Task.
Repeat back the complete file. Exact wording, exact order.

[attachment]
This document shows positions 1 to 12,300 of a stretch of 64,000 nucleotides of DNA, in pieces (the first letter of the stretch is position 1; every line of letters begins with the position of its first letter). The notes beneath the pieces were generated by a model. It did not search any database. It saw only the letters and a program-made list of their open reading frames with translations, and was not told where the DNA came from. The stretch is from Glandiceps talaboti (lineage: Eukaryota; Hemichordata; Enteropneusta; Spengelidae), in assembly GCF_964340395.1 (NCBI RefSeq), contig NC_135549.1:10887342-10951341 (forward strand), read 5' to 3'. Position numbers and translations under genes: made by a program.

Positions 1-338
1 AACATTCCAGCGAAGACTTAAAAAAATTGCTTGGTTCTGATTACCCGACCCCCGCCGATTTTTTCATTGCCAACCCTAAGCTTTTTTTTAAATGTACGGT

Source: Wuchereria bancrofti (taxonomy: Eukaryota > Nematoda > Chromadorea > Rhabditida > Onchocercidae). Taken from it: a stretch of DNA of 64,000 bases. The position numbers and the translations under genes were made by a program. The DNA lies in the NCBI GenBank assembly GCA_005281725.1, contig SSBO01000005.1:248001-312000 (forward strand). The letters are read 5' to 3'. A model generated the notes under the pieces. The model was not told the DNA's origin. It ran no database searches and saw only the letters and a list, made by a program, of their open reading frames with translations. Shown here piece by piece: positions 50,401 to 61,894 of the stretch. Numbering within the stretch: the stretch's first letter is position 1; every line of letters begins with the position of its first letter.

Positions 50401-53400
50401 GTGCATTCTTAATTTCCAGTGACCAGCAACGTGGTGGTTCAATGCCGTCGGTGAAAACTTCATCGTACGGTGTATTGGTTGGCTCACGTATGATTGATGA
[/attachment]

This document shows positions 1 to 12,300 of a stretch of 64,000 nucleotides of DNA, in pieces (the first letter of the stretch is position 1; every line of letters begins with the position of its first letter). The notes beneath the pieces were generated by a model. It did not search any database. It saw only the letters and a program-made list of their open reading frames with translations, and was not told where the DNA came from. The stretch is from Glandiceps talaboti (lineage: Eukaryota; Hemichordata; Enteropneusta; Spengelidae), in assembly GCF_964340395.1 (NCBI RefSeq), contig NC_135549.1:10887342-10951341 (forward strand), read 5' to 3'. Position numbers and translations under genes: made by a program.

Positions 1-338
1 AACATTCCAGCGAAGACTTAAAAAAATTGCTTGGTTCTGATTACCCGACCCCCGCCGATTTTTTCATTGCCAACCCTAAGCTTTTTTTTAAATGTACGGT

Source: Wuchereria bancrofti (taxonomy: Eukaryota > Nematoda > Chromadorea > Rhabditida > Onchocercidae). Taken from it: a stretch of DNA of 64,000 bases. The position numbers and the translations under genes were made by a program. The DNA lies in the NCBI GenBank assembly GCA_005281725.1, contig SSBO01000005.1:248001-312000 (forward strand). The letters are read 5' to 3'. A model generated the notes under the pieces. The model was not told the DNA's origin. It ran no database searches and saw only the letters and a list, made by a program, of their open reading frames with translations. Shown here piece by piece: positions 50,401 to 61,894 of the stretch. Numbering within the stretch: the stretch's first letter is position 1; every line of letters begins with the position of its first letter.

Positions 50401-53400
50401 GTGCATTCTTAATTTCCAGTGACCAGCAACGTGGTGGTTCAATGCCGTCGGTGAAAACTTCATCGTACGGTGTATTGGTTGGCTCACGTATGATTGATGA